When I shop for food, I like to look for items that I don’t usually use. Over the summer, I had a gift certificate to a farm market that sold frozen meats. While there, I picked up a couple of frozen rabbits. The great thing about new ingredients is that you get to learn how to cook new ingredients. The problem is that you really need some sort of inspiration or guide to get you there.
When I was in Asheville a couple of weeks ago for Food Blog Forum, I got that inspiration. I joined in with a walking restaurant tour of Asheville and we visited several very different restaurants in downtown Asheville. We visited Bouchon, a French comfort food restaurant, and I found my inspiration in a beautiful dish of rabbit with vegetables in a creamy mustard sauce. They called it Lapin a la Moutarde en Cocotte. We just called it delicious.
I knew then that I would recreate this dish at home. I’ve taken a few liberties, but I feel that the dish is just as delicious and very easy for the home cook to make. The intention, just like that of the restaurant, is to transport you to the French countryside, filling your nose, your taste buds, and your belly with all of the goodness of a French country home.
I start with fresh ingredients, an incredible bottle of wine, and Gaelic Ale Mustard from Crooked Condiments, an Asheville company using beer from the Highland Brewing Company, another Asheville business.
After about an hour and a half, the finished dish was earthy and rustic. The potatoes and other vegetables were cooked perfectly and I did not feel the least bit guilty about digging in with my hands to finish off a tender, gamey bit of rabbit dipped into that creamy, mustardy sauce.
Here’s to hoping that you enjoy this offering, that it transports you to another place and time, and that you impress your friends and family.
- 1 rabbit, cut into serving pieces
- salt and pepper to taste
- 4 Tbsp butter
- 5-10 cipollini onions, peeled and trimmed
- 1 large carrot, sliced into ½-inch pieces
- 1 large parsnip, sliced into ½-inch pieces
- 5-10 baby bella mushrooms, quartered
- 8 baby (or fingerling) potatoes, quartered lengthwise
- 2 cloves garlic
- 1 cup white wine, divided
- ½ cup good quality mustard, divided
- 2 sprigs thyme
- 1 cup water, divided
- ½ cup heavy cream
- 2 Tbsp chopped parsley
- Season rabbit with salt and pepper
- Heat butter in a large sautee pan over medium heat, allowing to melt completely. Add rabbit in batches, browning on both sides, 4-5 minutes per side. Once browned, set rabbit aside on a plate.
- Add onions, carrot, parsnip, mushrooms, potatoes, and garlic. Season with salt and pepper. Cook for 5-6 minutes or until just beginning to brown.
- Add ½ cup wine, scraping brown bits off of the bottom of the pan. Add mustard, thyme sprigs, and ½ cup water. Bring to a boil for 1 minute. Reduce heat to simmer.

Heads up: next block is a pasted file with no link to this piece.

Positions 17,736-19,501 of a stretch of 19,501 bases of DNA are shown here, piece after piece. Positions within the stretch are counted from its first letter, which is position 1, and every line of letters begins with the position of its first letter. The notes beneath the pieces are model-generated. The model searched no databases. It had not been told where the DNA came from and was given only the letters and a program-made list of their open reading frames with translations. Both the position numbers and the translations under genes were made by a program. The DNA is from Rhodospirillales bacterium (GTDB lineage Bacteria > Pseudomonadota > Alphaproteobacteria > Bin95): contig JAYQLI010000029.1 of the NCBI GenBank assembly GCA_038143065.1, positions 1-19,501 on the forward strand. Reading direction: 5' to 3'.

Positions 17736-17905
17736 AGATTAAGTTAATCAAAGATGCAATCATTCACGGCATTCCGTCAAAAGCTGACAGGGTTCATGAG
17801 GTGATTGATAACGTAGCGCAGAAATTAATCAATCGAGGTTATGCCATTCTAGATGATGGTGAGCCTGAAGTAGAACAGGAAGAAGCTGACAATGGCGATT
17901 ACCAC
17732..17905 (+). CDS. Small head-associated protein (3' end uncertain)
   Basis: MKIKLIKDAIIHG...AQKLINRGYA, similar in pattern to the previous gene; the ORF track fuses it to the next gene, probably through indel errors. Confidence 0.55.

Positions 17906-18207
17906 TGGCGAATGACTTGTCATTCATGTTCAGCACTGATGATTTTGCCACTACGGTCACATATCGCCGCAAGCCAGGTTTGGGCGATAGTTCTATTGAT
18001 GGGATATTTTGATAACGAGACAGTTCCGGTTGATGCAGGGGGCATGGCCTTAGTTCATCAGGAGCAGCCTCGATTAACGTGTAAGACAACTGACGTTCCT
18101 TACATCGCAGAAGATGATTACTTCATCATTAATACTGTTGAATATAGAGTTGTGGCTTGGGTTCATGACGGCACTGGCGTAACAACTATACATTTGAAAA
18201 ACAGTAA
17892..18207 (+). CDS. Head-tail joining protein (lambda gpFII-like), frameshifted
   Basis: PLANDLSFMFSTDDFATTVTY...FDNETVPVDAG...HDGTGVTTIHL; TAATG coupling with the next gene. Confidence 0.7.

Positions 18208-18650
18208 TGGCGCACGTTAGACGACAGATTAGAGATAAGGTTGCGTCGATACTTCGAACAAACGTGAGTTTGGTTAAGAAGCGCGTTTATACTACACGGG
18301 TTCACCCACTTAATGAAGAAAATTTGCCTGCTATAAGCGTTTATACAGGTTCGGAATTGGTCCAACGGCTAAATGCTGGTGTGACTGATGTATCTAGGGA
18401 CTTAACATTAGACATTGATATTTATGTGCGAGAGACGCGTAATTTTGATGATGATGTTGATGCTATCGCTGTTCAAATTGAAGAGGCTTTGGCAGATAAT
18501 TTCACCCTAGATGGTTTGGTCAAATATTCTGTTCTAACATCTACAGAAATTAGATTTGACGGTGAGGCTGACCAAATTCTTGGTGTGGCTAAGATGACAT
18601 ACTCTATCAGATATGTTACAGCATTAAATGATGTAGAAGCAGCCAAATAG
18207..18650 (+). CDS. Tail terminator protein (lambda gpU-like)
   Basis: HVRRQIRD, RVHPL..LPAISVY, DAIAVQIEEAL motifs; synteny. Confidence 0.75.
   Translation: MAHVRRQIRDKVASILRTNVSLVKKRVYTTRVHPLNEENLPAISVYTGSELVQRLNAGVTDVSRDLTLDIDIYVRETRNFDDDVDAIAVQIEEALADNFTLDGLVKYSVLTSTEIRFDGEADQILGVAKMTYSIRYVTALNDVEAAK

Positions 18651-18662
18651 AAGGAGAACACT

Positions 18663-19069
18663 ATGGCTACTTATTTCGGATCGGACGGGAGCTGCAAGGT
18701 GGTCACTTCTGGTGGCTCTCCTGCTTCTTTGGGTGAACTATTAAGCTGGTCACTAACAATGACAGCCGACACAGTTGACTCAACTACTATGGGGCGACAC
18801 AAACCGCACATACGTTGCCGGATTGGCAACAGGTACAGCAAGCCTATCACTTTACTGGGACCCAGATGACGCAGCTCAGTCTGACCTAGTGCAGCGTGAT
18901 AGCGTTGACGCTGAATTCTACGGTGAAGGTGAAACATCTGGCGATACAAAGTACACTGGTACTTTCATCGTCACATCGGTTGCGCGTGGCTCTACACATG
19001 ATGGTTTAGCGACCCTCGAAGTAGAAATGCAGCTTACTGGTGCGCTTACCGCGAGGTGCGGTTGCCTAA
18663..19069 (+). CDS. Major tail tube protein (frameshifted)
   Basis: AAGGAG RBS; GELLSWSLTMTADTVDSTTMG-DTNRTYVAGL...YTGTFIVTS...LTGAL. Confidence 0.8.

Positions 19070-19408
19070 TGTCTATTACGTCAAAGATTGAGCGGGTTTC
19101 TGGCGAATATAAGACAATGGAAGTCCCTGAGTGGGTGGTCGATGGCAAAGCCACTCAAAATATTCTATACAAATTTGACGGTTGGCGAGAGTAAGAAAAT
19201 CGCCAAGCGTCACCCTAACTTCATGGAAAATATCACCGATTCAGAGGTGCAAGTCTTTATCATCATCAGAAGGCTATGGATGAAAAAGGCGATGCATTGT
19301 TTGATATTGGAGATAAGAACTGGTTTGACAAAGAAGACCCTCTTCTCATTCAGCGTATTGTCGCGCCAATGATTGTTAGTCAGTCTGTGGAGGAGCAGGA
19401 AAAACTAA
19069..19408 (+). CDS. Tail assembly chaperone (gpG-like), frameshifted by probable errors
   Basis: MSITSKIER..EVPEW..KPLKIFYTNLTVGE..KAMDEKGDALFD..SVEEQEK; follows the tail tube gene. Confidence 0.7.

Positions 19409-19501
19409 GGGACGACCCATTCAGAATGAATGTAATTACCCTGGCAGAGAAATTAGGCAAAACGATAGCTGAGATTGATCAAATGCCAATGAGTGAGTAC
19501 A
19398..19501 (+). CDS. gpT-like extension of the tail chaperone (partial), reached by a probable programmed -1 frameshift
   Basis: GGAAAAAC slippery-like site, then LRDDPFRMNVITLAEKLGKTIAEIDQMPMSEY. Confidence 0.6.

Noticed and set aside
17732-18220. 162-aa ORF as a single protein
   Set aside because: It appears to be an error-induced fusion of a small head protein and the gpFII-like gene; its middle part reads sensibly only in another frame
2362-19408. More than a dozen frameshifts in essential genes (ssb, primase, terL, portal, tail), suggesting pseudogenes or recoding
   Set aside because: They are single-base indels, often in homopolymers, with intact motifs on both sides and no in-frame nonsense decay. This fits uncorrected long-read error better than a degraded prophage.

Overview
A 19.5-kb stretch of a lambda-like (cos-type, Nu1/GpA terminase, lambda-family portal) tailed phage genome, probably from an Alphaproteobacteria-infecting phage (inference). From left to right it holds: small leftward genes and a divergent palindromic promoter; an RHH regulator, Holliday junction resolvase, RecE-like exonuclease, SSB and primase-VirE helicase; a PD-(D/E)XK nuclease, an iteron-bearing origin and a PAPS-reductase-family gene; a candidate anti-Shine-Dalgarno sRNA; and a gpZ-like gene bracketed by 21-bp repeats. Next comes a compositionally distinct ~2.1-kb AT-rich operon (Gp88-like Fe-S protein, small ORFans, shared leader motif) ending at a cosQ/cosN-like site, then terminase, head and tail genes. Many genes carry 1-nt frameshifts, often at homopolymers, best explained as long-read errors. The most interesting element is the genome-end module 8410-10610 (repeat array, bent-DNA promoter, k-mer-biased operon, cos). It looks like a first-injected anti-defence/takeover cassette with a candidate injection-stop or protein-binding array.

- Return rabbit to the pan with the vegetables, coating with the liquid. Cover and simmer for 45 minutes to an hour, or until rabbit is just cooked through (the meat on the hind legs will have pulled up to the body).
- Remove rabbit and vegetables from the pan to a serving platter. Add remaining wine, scraping bits off of the bottom of the pan. Add remaining mustard and water. Bring to a boil and allow to reduce by about half. Reduce heat to low. Add cream, parsley, and salt and pepper to taste.
- Pour sauce over rabbit and vegetables.
- Serve and enjoy!
Enjoy this recipe? Did it transport you? What food memories do you have from your travels? Leave a comment and share your story.
Robin Gagnon says
This looks so good it could almost get me to eat a fluffy bunny.
Smarter Spoonfuls: Real Food for Life says
This looks fabulous. Being raised here in the mountains of WNC by an avid sportsman, rabbit was pretty much a staple around my house, and I still love it. Can’t wait to try your recipe!
MElissa Mazzur says
looks so yummy!
Asheville Steve says
Been a diehard fan of mustard since I was a kid, so I’ll admit that I just had to check out this recipe as soon as I saw the words “Mustard Sauce”. On the other hand, it has taken me a little longer for me to warm up to rabbit. Would you say this is a good dish to make for someone who doesn’t include rabbit in their diet that often?
Rabbit has a certain gaminess that goes perfectly with a mustard sauce, but I don’t think that the flavor of rabbit really stood out here. It would be a great entry into a new protein. If, however, the idea of rabbit is just too much, try it with chicken thighs. You’ll have to adjust the cooking time a bit, but I don’t think you’d be disappointed.
Linda Bradshaw says
This looks interesting. I have not had anything like it. I would like to try it to see how it turns out.
Hen Dika says
the rabbit look pity but delicious to eat… yummy..